› Recommended to ⇒ fans of The Raven Cycle; those that enjoy atmospheric writing 

› If you liked this book, try ⇒ For atmospheric writing, try Strange the Dreamer by Laini Taylor

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» Red, White, & Royal Blue by Casey McQuiston

Red, White, & Royal Blue

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5-Star Rating SystemWhatILiked» This was a steamy, and highly entertaining, M/M romance.  For some reason, this was YA in my mind, but it is definitely NOT.  I’d classify this as new adult.  Our main characters are in their early 20s, and the steamy scenes are very steamy.

» One of the best aspects of this story was the delightful cast of characters.  The secondary characters were just as lovable as our main character.  I appreciated the inclusion of positive relationships outside of the romance.  Red, White, and Royal Blue features some wonderful friendships & familial relationships.

» Speaking of characters, Alex was my favorite character of course.  I loved his ambition, wit, and sass.  I really enjoyed watching his journey from the start of this book to the end.

» I love a slow-burn romance, and this was exactly that.  The enemies to lovers trope worked well here.

» I’m going to call it now, there will be sequels or spin offs of this book following the other characters.WhatIDidntLike» This was WAY too long for a fluffy contemporary story.  This probably could have been a good 100 pages shorter and been just as good.

» I think telling this story as a dual perspective, with both Alex and Henry perspectives, would have enhanced this story.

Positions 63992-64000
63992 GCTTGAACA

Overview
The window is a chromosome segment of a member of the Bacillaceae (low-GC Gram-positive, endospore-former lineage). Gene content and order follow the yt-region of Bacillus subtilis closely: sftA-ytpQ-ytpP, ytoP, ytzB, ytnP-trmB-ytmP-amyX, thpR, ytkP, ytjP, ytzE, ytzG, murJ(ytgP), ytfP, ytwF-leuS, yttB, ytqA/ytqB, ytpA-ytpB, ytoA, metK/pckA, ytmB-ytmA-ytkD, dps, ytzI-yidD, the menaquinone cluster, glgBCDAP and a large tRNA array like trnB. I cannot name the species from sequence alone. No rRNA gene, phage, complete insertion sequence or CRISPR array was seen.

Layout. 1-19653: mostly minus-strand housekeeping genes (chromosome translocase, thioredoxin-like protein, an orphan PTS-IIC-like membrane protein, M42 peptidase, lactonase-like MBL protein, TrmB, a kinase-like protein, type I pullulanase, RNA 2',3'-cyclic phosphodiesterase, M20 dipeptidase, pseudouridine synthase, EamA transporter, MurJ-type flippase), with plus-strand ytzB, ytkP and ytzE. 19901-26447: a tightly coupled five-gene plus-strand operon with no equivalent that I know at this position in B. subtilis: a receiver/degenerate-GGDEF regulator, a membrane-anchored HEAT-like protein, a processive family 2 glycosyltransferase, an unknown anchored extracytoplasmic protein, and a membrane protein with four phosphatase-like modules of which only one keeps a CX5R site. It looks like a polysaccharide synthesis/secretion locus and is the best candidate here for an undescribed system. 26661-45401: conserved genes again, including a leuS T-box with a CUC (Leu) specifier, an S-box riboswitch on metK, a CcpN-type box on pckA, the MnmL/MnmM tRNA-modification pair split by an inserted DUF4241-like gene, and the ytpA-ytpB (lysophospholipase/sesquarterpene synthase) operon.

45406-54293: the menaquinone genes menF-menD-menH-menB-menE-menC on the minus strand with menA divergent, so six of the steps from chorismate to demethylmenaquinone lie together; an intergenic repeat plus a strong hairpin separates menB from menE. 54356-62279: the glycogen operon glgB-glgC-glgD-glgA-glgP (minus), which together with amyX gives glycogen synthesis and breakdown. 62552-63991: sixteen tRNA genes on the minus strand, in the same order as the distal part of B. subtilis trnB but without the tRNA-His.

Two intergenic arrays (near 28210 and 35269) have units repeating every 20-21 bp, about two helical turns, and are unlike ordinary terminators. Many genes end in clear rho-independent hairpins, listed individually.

› Recommended to ⇒ those looking for a M/M romance

› Trigger/content warnings ⇒ homophobia; racism; drug addiction; sexual assault

› If you liked this book, try ⇒ For cheeky characters, try The Gentleman’s Guide to Vice and Virtue by Mackenzi Lee or My Lady Jane by Cynthia Hand, Brodi Ashton, & Jodi Meadows


» Queenie by Candice Carty-Williams

Queenie

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5-Star Rating SystemWhatILiked» Queenie is one of the most honest & realistic portrayals of a character in the throes of depression that I’ve read to date.  It was harrowing to watch the slow self destruction of our main character, Queenie.  I also think this book brings to light the fact that not everyone experiences depression in the same way.

» I love a good redemption arc.  I was really rooting Queenie as she fought to climb back from her lowest of lows to get herself back on track.  I also appreciated that her road to recovery was long & challenging instead of a unrealistic quick fix that we sometimes see in books with mental illness.

» I loved the dry humor sprinkled throughout the narrative.  I found myself laughing out loud on more than one occasion.  It definitely helped to break up the heaviness of the story.

» I appreciated that Queenie had a wonderful support system in her friends and family.  While her grandparents were not totally supportive of Queenie seeking help at first, they eventually come around after seeing Queenie’s mental health improve.  I also LOVED her group of gal pals.WhatIDidntLike» It took me a LONG time to become invested in this story.  Queenie wasn’t exactly a likable character for the first 50% of the story, which made it hard to connect to her.  Once I understood what the author was trying to do here, around the 50% mark, I started the enjoy the novel.  The payoff is worth it if you can push through the first half of the book.

› Recommended to ⇒ redemption arc fans

› Trigger/content warnings ⇒ domestic violence; mental illness; racism

› If you liked this book, try ⇒ Normal People by Sally Rooney

NormalPeople

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Have you read any of these books?  If so, what did you think?

Comment below & let me know 🙂

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3 thoughts on “Mini Book Reviews: August 2020 – Part 1”